|A five foot adult male Eastern Diamondback Rattlesnake (Crotalus adamanteus) from SW Florida.|
This was an impressive diamondback, one of the largest individuals I've seen in the field. Despite its size, this diamondback was fairly inoffensive. He coiled briefly and then did nothing more than try to crawl away. This is the third individual I've seen at this location, all of which have been large males.
|An adult male Eastern Diamondback Rattlesnake (Crotalus adamanteus) from SW Florida.|
|An adult South Florida Swamp Snake (Liodytes pygaea cyclas) from south Florida.|
A snake that challenges the patience of any photographer, I took my time and was rewarded with a nice photoset. This will likely be the only time that I put in effort to photograph this species. The following week went like any other, I had a free evening and decided to head out with up and comer Taz Rosenfeld, a high school student whose smarts are way beyond where I was at his age. We headed up to an area we've both been to many times before, though the weather forecast looked suspect. A large thunderstorm system rumbled on the horizon upon our arrival, but never got close enough to rain us out. In short order, we cruised a healthy adult corn snake. A little further down the road, we noticed a large snake laid out in the sand. The initial thought in my head was a snake I've seen before, but not in July, it couldn't be.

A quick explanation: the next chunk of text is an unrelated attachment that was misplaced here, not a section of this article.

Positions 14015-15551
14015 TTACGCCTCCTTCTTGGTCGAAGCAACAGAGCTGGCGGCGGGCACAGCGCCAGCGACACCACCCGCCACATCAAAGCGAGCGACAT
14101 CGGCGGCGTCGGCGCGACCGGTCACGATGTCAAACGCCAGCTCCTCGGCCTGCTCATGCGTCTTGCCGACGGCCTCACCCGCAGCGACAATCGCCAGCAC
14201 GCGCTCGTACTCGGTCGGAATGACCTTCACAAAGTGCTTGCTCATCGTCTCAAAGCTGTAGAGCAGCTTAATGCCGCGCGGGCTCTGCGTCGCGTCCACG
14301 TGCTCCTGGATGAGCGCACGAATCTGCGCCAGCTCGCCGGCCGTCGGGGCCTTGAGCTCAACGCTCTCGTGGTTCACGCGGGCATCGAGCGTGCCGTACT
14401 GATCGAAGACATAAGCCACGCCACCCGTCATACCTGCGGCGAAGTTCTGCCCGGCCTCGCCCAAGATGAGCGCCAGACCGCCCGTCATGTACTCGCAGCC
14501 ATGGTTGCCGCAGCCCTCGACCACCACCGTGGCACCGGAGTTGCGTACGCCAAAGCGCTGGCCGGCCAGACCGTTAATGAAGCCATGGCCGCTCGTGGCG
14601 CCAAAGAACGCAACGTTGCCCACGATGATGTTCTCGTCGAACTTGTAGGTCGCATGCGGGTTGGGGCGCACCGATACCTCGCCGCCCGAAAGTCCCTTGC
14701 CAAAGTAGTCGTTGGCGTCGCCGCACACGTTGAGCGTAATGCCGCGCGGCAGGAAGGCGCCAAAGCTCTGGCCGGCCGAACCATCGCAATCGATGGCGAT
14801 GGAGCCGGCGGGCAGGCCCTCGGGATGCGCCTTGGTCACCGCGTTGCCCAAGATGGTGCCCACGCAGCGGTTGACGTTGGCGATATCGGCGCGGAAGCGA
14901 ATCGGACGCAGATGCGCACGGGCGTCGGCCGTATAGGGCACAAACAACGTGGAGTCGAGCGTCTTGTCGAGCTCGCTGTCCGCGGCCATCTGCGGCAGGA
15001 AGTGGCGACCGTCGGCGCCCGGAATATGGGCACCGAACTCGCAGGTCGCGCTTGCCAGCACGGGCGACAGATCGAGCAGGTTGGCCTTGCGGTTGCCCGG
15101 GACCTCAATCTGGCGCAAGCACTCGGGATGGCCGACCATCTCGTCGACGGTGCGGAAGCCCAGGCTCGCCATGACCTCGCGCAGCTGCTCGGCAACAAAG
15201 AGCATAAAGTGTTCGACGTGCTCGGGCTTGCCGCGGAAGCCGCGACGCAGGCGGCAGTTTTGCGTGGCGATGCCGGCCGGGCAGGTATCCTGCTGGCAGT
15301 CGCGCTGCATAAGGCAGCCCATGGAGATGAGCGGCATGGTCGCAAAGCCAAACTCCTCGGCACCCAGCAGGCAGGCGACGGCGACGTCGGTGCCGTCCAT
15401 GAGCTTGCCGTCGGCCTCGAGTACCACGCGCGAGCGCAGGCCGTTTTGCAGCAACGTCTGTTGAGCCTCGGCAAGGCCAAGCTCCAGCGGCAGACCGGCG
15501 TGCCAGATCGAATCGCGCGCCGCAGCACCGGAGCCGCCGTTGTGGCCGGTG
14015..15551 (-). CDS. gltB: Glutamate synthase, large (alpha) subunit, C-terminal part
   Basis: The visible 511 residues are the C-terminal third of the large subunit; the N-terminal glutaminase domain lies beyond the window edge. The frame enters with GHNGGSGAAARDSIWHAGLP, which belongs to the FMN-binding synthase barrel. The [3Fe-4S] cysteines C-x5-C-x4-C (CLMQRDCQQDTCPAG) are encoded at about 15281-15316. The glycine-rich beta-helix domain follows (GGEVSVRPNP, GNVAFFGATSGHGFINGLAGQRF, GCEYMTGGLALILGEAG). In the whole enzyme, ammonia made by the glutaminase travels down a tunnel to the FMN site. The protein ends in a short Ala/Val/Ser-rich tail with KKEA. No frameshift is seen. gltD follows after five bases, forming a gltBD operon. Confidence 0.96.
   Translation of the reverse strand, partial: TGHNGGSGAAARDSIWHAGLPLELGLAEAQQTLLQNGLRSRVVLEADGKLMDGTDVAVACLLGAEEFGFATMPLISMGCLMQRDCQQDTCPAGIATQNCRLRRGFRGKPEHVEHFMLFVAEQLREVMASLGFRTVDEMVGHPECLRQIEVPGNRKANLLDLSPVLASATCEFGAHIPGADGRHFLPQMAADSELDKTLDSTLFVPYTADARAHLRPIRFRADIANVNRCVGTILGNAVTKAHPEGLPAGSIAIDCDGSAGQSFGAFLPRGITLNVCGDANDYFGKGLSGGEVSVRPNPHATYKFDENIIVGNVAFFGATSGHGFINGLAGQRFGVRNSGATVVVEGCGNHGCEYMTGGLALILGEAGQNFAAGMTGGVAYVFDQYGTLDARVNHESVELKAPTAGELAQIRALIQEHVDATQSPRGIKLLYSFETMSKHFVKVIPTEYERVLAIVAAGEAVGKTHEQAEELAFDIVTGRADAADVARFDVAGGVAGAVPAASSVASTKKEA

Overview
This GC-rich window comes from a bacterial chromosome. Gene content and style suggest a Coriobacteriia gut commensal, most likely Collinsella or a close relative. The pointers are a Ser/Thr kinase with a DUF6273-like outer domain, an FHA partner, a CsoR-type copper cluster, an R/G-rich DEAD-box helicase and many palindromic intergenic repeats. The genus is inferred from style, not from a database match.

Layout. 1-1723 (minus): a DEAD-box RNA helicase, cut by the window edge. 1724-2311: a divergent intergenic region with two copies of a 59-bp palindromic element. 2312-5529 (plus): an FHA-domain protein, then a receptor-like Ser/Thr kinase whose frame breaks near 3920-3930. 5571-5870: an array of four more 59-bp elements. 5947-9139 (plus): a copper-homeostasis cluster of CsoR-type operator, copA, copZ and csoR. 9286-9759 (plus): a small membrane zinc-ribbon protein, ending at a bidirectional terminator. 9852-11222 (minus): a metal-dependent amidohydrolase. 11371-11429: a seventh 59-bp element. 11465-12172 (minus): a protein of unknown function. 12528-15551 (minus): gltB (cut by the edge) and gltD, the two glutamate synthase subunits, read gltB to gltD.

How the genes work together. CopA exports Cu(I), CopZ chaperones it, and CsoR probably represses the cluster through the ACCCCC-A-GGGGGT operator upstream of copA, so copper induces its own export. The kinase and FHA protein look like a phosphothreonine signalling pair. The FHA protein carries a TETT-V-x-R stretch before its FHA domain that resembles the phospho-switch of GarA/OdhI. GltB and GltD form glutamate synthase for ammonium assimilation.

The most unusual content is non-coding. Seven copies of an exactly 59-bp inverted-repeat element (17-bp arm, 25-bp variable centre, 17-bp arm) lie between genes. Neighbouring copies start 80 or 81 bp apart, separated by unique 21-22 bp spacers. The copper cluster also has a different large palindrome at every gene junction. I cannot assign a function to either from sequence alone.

But it was. A beautiful four foot adult Florida Pine Snake (Pituophis melanoleucus mugitus), my first live individual from the state of Florida, and from an area they're particularly difficult to find.
|An adult Florida Pine Snake (Pituophis melanoleucus mugitus) from the pasturelands of central Florida.|
|A young Eastern Coral Snake (Micrurus fulvius) from the pasturelands of central Florida.|